In this online class, I’ll share the five things I’ve found most essential to my own ability to establish a strong sense of place, no matter the subject or location. A good part of creating a vivid sense of place is linked to preparation: Each time I return to Paris I make a point of entrenching myself in a different part of the city, learning its secret history. I’ve posed as a journalist to sneak into closed areas, trained at a firing range with real Paris flics, gotten locked in a bathroom at the Victor Hugo museum, and even gone down into the sewers with the rats so that my heroine Aimée can complete the same journey in a way that feels genuine and authentic to my readers.

I’m hoping to share a couple of these wonderful stories with you, but our time together will focus on some other essential strategies you can employ to make the settings in your stories come alive for your readers. I’ll share the ways I research a location before I sit down to write — what I first need to understand about a place before I can even begin a draft, the kinds of details I search for to make things vivid for my readers, and how later I focus my research once writing is underway. I’ll share how I invoke the five senses to bring key details to live in my writing; and the ways I use emotions and feelings to deepen, contrast, or complement the story’s essential elements. I’ll also share my thoughts about what I call “writer’s immersion,” and how this technique helps me uncover the most important, most telling details that keep my story moving forward.

It’s a lot to cover in a single sitting, but I’m confident you’ll find our time together worthwhile. When our class has concluded, you’ll know what it’s taken me a long time to discover for myself about the ways that a strong sense of place establishes everything else in a story. If you’re a writer, the things I’ve learned are sure to help you to compose  your own more effective narratives no matter your subject or style—in fiction, non-fiction, memoir, or travel essay.

A strong sense of place anchors readers and draws them into the story. If you’re a reader, this class will give you a behind-the-scenes, personal glimpse at the ways my mysteries are crafted and assembled.

I hope you’ll join me.

How to Look at Art

How to Look at Art

Discover the five things I’ve learned about how artists and art lovers become really good at art.


Art is for anyone. It’s just not for everyone. I know this viscerally, as a would-be artist who burned out. Many people ask “How can I be an artist?” Or “How do I look at art?” I never went to school and have no degrees – other than three honorary PhDs. I spent decades as a long-distance truck driver (my CB-handle was The Jewish Cowboy) and didn’t start writing till I was forty. All this is by way of say that all of us are self-taught and that artand the confidence to understand artis best when it is most self-taught.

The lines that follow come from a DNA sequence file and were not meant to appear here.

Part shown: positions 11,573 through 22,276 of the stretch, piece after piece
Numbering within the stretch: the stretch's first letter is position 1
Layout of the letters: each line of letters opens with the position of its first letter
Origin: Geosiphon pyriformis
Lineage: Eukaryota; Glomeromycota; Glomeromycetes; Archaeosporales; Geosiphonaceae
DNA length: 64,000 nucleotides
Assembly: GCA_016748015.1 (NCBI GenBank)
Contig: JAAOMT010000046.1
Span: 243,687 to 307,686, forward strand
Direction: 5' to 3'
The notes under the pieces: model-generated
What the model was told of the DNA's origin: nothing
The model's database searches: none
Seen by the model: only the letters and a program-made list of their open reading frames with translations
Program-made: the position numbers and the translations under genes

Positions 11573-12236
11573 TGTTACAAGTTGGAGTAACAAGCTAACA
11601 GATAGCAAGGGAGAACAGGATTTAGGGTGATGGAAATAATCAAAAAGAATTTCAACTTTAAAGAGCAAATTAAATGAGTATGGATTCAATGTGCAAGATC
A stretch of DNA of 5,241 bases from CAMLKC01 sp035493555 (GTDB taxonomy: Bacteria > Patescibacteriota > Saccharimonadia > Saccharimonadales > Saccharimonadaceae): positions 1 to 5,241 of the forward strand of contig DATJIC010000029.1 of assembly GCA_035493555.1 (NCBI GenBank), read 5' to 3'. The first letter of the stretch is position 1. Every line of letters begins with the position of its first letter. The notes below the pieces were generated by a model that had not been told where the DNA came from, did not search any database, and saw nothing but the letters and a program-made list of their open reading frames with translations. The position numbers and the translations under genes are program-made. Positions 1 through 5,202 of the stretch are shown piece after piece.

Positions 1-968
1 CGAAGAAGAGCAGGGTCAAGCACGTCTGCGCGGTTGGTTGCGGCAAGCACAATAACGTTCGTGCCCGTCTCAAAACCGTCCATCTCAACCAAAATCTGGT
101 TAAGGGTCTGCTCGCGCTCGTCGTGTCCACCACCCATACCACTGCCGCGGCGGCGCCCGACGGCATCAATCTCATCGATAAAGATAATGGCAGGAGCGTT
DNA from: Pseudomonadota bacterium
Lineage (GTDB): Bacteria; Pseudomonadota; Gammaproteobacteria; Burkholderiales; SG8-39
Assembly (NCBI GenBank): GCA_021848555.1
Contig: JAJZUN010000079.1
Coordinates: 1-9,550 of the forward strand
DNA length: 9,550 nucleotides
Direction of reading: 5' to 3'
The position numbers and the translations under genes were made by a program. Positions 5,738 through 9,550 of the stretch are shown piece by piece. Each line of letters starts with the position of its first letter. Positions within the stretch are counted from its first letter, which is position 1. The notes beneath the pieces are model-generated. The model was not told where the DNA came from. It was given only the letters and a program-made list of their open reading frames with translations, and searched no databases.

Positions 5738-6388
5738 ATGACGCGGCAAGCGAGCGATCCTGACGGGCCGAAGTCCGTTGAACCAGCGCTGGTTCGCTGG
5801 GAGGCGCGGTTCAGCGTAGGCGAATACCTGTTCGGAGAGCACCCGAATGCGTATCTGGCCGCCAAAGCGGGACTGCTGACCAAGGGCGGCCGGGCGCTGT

But how do you get from starting to make art or just looking at it seriously to being really good at it? There’s no special way. But to begin you need to understand art. How? Everyone takes a different path. I am still not sure what I’m doing. Yet over the years I’ve found myself returning to a handful of core ideas again and again. Most of these ideas come from the simple act of looking at art, then looking some more. Others come from listening to artists talk about their work and their struggles.

In this talk we’ll plumb art’s mysteries and depths. On offer will be nodes and nubs of advice, a kind of assemblage designed to take the listener from clueless amateur to generational talent or at least help you live your life as an artist or lover of art a little more creatively. Art, in all its forms, raises many persistent, strange, and even scary issues—challenges that can keep artists and onlookers intimidated, cynical, afraid to get started or to keep going. Even lifers like me. Don’t be afraid; or do be afraid and get on with it and to work anyway, you big babies. Smileface emoji.

Some of our fears of incompetence are circumstantial or learned:

What happens if you didn’t go to school for this? (I didn’t.)

What if you’re almost pathologically bashful? (Hi.)

What if you have impostor syndrome? (Almost everyone does; it’s the price of admission to the House of Creativity.)

Other questions are foundational:

Is the psychology of the work the same as the psychology of the artist? (Not really. And yet there must be a little bit of Jane Austen in every character in Sense and Sensibility, right? Just as there must be a bit of Goya in each of his monstrous figures. Or is there?)

How do you know if your art is working? (As painter Bridget Riley put it, “If it doesn’t feel right—it’s not right.”)

Deepest of all: What is art, anyway? Is it a form of consciousness? A tool the universe uses to become aware of itself? Is it a craft-based tool for the study of consciousness or maybe the greatest operating system our species has ever invented to explore the seen and unseen worlds? 

I say yes—art is all these and more. And your talent and desire is like a wild animal that must be fed.

With all these questions floating around unresolved, how does any aspiring artist take that leap of faith to rise above the cacophony of external messages and internal fears and do their best work? How does a would-be lover of art do the same?

That’s what we’ll be touching on. Please join me.

Writing Fiction

Writing Fiction

Discover your voice and the work you were born to create with one of the most widely read authors in the world.


I have written twenty-six books, eighteen of which are novels. I can say without bragging too much that I have some experience in this strange craft of writing. In this class, I will talk about the most important lessons I’ve learned about fiction writing in the last forty years.